Poulomi Basu’s latest iteration of Centralia is a sci-fi short that imagines a post-apocalyptic future

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Ghost Dance, a collaboration with filmmaker CJ Clarke, premiers as part of this year’s Deutsche Börse Photography Foundation Prize

A fiery red sun pivots and burns against the black void of outer space. “They told us that the world was going to end one day, but no one imagined it would end like this,” says the narrator as Poulomi Basu and CJ Clarke’s sci-fi short, Ghost Dance, begins. The digitised voice belongs to a woman from the future: the last survivor of a global disaster, speaking “as a final act of survival,” as Basu explains. Spanning desolate rocky landscapes, fiery scenes of destruction, and real footage of conflict, the film proceeds to imagine a post-apocalyptic world: a warning of where humanity could be heading.

The 15-minute short premiered last week at The Photographers’ Gallery, as part of the 2021 Deutsche Börse Photography Foundation Prize exhibition, featuring work by this year’s four nominees: Basu, Alejandro Cartagena, Cao Fei and Zineb Sedira. It is the latest addition to Basu’s lauded long-term documentary project and photobook, Centralia, published in 2020 by Dewi Lewis. The project blends fact and fiction to uncover the violent, largely unreported conflict between the People’s Liberation Guerilla Army (PLGA) and the Indian state. 

Centralia: Ghost Dance (2021) by Poulomi Basu and CJ Clarke © Poulomi Basu. Courtesy of the artist.
Centralia: Ghost Dance (2021) by Poulomi Basu and CJ Clarke © Poulomi Basu. Courtesy of the artist.

For Ghost Dance, “the idea was to use the science fiction trope to tell a story about a very real global ecocide, but also to put the work in a larger global context,” Basu explains. Around 70 per cent of the film is original video, shot by Basu and filmmaker CJ Clarke in India. The remaining footage is archival or found, shot in Brazil, Australia, and California; some was contributed by the guerilla fighters themselves. The question of the role of a woman as the last survivor, and the hardships experienced by women in times of conflict and disaster, underlies the work.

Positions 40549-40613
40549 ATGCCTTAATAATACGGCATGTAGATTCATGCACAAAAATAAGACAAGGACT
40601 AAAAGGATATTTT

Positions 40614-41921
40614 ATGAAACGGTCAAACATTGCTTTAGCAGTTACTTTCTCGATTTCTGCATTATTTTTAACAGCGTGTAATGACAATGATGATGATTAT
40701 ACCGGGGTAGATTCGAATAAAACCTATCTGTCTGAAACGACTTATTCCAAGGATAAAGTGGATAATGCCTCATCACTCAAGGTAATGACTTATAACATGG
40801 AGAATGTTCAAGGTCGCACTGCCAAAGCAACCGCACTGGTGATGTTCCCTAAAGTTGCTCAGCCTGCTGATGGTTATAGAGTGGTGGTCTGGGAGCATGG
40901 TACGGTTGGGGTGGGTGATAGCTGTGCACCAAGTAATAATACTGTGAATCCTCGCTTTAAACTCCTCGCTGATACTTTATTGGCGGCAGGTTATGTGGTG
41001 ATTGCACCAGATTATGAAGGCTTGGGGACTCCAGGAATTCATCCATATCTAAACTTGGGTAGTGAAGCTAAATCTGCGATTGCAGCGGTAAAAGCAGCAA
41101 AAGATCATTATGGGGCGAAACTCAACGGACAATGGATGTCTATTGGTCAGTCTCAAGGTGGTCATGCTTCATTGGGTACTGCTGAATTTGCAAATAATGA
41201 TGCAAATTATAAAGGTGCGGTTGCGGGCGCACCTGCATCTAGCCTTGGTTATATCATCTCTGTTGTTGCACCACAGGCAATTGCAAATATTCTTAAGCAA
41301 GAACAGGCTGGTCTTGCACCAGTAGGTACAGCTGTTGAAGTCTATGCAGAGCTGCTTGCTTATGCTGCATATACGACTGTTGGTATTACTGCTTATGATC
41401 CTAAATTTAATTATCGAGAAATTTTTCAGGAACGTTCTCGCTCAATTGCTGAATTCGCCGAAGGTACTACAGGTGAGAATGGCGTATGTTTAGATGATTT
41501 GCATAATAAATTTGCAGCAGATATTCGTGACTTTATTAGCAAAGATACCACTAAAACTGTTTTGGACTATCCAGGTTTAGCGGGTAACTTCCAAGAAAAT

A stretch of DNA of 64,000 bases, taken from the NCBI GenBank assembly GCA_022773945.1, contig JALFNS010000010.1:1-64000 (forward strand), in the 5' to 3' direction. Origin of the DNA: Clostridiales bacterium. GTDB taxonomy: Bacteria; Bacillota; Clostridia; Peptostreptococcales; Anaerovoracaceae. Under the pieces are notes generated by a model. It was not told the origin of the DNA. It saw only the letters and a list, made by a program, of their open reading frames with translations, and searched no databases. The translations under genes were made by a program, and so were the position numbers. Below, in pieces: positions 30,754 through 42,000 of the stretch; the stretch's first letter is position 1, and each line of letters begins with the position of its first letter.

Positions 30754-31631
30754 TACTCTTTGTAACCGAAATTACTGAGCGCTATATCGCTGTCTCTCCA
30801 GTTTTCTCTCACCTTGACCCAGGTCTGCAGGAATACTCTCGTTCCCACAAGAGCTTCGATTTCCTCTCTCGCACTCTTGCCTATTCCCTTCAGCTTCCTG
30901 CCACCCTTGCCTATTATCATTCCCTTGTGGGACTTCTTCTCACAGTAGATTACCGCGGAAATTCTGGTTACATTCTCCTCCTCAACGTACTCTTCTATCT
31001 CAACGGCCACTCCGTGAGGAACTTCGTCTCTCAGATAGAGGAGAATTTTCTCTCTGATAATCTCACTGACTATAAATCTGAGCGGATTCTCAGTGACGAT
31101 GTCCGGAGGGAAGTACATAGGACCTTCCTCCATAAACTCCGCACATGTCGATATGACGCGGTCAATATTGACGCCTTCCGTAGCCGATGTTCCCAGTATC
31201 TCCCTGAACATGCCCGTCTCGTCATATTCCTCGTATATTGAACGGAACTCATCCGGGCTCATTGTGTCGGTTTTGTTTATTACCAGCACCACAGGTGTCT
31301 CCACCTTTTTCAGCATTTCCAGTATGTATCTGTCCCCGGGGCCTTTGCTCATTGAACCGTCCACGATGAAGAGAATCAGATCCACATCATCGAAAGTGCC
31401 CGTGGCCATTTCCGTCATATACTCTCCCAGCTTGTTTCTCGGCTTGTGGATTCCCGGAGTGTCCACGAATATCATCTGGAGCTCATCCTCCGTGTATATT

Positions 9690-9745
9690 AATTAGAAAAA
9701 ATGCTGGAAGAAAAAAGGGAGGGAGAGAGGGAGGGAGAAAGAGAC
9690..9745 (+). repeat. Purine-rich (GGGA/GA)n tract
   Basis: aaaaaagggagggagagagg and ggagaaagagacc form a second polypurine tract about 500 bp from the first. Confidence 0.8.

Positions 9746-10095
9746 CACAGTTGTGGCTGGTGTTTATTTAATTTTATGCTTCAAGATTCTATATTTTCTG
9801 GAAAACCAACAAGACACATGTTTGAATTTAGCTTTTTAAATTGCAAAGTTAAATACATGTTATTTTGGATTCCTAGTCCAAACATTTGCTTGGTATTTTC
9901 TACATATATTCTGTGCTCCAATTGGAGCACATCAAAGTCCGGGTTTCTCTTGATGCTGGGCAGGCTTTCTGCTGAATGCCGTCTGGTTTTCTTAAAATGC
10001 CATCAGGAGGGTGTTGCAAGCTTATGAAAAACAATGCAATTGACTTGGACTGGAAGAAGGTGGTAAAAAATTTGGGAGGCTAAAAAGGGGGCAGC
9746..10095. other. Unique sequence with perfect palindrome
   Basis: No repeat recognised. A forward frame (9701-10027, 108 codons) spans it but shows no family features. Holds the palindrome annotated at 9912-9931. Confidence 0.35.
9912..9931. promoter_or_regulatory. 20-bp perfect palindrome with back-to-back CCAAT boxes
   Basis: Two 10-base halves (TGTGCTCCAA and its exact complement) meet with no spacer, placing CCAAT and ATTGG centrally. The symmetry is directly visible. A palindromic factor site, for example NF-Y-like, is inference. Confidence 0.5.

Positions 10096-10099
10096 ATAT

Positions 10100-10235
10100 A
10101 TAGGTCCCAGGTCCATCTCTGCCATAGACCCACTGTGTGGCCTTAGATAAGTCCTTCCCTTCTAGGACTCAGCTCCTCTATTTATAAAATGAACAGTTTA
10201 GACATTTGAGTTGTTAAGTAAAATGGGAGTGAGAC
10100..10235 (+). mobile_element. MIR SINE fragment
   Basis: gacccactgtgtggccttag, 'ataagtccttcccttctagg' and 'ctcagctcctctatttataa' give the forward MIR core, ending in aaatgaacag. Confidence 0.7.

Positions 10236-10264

“It puts the conflict in a larger perspective and says, this is where humanity is headed,” says Basu. The film is otherworldly, apocalyptic and dark, but “this is where we are now,” she says, frankly. “This is where we are heading if we don’t protect the world.”

Read more about Centralia in an interview with Poulomi Basu from 2019, here.

Poulomi Basu is currently exhibiting Ghost Dance: Centralia, and images from her series, Centralia, at The Photographers’ Gallery, as part of Deutsche Börse Photography Foundation Prize 2021, until 26 September 2021.

Marigold Warner

Marigold Warner joined the British Journal Photography in April 2018, and currently holds the position of Online Editor. She studied English Literature and History of Art at the University of Leeds, followed by an MA in Magazine Journalism from City, University of London. Her work has been published by titles including the Telegraph Magazine, Huck, Gal-dem, Disegno, and the Architects Journal.